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tipi(both: tē`pē), typical dwelling of Native North Americans living on the Great Plains. It was usually made by arranging tent poles into a conical frame and spreading skins, usually buffalo hide, tightly over it. An aperture was generally left at the top for smoke. The tepee was sometimes very elaborately decorated. It was highly mobile, being dragged by a horse when the tribe was on the move, and provided a strong shelter against the weather; it was thus an ideal dwelling for the nomadic Plains area tribes such as the Sioux and the Blackfoot. Because of the adaptability of the tepee to prairie life, Gen. Henry Sibley used it as a model for the tent that bears his name.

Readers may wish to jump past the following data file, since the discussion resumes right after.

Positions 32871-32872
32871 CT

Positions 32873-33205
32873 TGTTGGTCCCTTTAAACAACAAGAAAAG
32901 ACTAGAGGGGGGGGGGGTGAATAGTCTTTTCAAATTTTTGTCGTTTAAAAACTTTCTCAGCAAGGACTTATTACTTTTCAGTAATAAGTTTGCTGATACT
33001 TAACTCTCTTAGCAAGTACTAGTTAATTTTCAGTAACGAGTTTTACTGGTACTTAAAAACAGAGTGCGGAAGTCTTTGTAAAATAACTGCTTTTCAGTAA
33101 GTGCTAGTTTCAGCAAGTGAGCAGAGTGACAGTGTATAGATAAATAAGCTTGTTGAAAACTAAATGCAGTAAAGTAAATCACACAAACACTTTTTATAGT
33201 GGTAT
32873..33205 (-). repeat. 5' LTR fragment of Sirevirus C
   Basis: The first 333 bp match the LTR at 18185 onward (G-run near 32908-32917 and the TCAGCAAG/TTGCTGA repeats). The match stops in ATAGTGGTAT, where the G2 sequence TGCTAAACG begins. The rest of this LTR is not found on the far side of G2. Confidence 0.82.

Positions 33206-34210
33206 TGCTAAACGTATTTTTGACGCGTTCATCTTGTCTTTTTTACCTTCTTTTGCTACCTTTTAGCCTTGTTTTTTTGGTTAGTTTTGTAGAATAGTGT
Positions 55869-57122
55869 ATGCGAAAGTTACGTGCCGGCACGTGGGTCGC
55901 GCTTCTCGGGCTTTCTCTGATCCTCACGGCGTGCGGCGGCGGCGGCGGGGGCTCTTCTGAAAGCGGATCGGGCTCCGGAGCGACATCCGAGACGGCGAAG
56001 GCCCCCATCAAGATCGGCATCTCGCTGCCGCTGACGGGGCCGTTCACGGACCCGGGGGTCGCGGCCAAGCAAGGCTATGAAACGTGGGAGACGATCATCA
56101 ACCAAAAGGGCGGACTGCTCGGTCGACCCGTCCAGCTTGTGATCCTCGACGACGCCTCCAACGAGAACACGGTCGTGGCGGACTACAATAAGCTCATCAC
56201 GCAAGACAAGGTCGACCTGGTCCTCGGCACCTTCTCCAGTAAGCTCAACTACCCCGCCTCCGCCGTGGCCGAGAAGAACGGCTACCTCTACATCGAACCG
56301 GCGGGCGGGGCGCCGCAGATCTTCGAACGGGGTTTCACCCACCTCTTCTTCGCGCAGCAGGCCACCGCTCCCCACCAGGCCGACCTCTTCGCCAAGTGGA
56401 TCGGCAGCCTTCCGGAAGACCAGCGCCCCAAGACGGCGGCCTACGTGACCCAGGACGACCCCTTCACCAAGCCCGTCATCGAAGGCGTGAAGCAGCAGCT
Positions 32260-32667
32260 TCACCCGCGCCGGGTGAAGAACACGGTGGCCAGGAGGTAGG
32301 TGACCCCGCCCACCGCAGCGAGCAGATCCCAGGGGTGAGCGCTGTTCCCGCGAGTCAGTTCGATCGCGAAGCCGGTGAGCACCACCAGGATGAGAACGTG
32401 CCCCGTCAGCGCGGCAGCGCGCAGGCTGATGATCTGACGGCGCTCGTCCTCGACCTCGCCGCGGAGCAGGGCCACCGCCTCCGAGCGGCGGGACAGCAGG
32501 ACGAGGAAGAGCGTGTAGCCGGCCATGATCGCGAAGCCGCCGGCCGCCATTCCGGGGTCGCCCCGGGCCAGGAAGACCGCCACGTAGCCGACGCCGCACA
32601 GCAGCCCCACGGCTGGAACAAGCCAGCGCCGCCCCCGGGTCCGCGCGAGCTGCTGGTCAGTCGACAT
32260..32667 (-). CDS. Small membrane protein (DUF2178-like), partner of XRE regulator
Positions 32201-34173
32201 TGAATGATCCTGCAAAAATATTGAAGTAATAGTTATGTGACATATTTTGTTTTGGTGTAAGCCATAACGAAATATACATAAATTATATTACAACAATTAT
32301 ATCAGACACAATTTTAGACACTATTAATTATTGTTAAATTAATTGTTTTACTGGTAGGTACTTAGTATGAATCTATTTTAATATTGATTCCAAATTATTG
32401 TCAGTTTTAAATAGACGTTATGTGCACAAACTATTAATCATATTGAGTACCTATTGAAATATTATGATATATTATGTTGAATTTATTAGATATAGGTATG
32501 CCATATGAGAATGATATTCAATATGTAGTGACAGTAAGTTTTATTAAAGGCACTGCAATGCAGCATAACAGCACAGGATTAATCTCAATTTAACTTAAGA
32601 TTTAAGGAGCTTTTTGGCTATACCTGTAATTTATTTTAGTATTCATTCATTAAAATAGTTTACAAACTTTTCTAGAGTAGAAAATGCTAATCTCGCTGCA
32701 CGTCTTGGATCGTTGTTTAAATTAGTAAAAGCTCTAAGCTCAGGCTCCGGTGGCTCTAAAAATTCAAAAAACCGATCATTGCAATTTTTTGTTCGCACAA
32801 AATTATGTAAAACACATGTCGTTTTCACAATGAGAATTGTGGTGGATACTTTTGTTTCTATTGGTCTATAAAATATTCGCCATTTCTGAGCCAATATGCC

See R. Laubin and G. Laubin, The Indian Tipi (1957, repr. 1971).
a dwelling used by hunting Indian tribes on the prairies of North America.
A tepee is a conical tent constructed of poles with a closely fitting cover of sewn buffalo or deer hides. The upper part has two flaps of hide that protect the smoke hole from the wind; at the bottom is an entrance opening, covered with a flap of hide. Tepees hold six to 15 people and are well adapted to the nomadic way of life.